The photograph above shows an example of one of the fascinating World War One portraits the Between Battles research team came across at the City library that lacked any identifying information.   Cataloguers are limited to information attributed by the copyright owner or discernible from the image. 

Specialised digitisation equipment available within the City Library made the process of scanning various documents and photographs significantly easier. The library has only recently acquired this technology and is very excited to put it to use digitising further entries to the already rich local history collection.   For more information, watch this video.

The "Between Battles" research team would like to thank the staff of CityLibraries, in particular Annette Burns and Barbara Mathiesen.

Friday, May 22, 2015

Between Battles 8: There’s no business like show business, especially on the front!

Caption: Anzac Concert Party, Photographer: A J Bromfield, North Queensland Photographic Collection.
Believe it or not the men depicted in this photograph are not professional performers. Rather they are fighting soldiers of the First World War who, in their time off, provided vital entertainment and comic relief for troops between battles.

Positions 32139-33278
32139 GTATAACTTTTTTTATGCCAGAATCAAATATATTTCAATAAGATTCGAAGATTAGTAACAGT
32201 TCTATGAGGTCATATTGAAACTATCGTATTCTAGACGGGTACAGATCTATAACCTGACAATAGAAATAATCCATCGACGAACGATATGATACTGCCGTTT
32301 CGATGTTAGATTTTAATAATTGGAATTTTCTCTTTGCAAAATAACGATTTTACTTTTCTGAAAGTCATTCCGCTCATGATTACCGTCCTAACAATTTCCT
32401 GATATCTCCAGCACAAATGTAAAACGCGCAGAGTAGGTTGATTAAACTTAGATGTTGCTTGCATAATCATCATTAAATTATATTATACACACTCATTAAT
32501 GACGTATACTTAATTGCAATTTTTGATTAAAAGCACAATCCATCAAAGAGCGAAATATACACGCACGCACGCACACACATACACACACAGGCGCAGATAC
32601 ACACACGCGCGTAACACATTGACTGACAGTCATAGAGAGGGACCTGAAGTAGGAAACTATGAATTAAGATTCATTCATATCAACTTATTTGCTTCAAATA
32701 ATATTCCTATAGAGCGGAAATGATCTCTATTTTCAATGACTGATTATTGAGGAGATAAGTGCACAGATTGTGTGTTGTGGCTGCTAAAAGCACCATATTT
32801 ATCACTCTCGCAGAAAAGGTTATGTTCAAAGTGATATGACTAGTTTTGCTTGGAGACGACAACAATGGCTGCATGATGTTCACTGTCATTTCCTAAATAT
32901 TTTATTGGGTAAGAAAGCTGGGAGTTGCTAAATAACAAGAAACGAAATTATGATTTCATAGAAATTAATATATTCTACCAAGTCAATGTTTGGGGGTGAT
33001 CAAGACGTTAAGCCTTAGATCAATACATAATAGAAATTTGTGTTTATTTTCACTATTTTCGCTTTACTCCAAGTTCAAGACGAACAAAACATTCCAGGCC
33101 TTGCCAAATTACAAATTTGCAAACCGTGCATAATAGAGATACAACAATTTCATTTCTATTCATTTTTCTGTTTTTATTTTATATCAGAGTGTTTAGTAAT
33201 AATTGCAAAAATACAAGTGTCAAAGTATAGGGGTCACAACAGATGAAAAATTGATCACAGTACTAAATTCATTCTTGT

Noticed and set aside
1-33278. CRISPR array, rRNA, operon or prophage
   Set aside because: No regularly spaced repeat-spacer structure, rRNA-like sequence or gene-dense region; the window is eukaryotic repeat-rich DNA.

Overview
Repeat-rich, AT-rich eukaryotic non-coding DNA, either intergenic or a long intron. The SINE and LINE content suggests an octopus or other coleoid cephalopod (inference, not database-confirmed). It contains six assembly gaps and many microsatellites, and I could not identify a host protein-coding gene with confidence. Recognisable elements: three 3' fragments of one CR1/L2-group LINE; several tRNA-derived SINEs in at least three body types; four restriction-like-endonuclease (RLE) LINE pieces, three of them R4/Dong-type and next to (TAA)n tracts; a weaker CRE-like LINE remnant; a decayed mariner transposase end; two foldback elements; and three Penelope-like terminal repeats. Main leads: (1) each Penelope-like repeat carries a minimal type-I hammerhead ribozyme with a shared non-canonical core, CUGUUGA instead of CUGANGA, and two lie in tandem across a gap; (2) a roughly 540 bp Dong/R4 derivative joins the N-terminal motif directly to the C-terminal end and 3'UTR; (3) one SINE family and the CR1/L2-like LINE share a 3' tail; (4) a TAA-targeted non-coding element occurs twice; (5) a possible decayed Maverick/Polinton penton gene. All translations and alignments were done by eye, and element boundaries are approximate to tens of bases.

The value of theatrical entertainment was recognized very early on during the First World War, and Australian and New Zealand soldiers had a particular knack for humorous comedy routines. Soldiers were often encouraged to audition for performance troupes run either by military units or by the YMCA, however entertainers were also sometimes hired externally in order to entertain the troops.

Concerts were usually put on at rest camps, some distance away from direct conflict, although the YMCA were known to hold shows within their own canteen huts significantly closer to the action. On special occasions and holidays ‘Division concert parties’ were put on for everyone’s enjoyment. These types of concerts included the ‘best of the best’ drawing performers from all the units that made up the division. These performances tended to be much better organized than individual unit’s impromptu gatherings, although audiences equally appreciated both. Senior officers clearly acknowledged the positive effect of theatre on the front because by the end of 1917 each military division had at least one military theatre company in operation.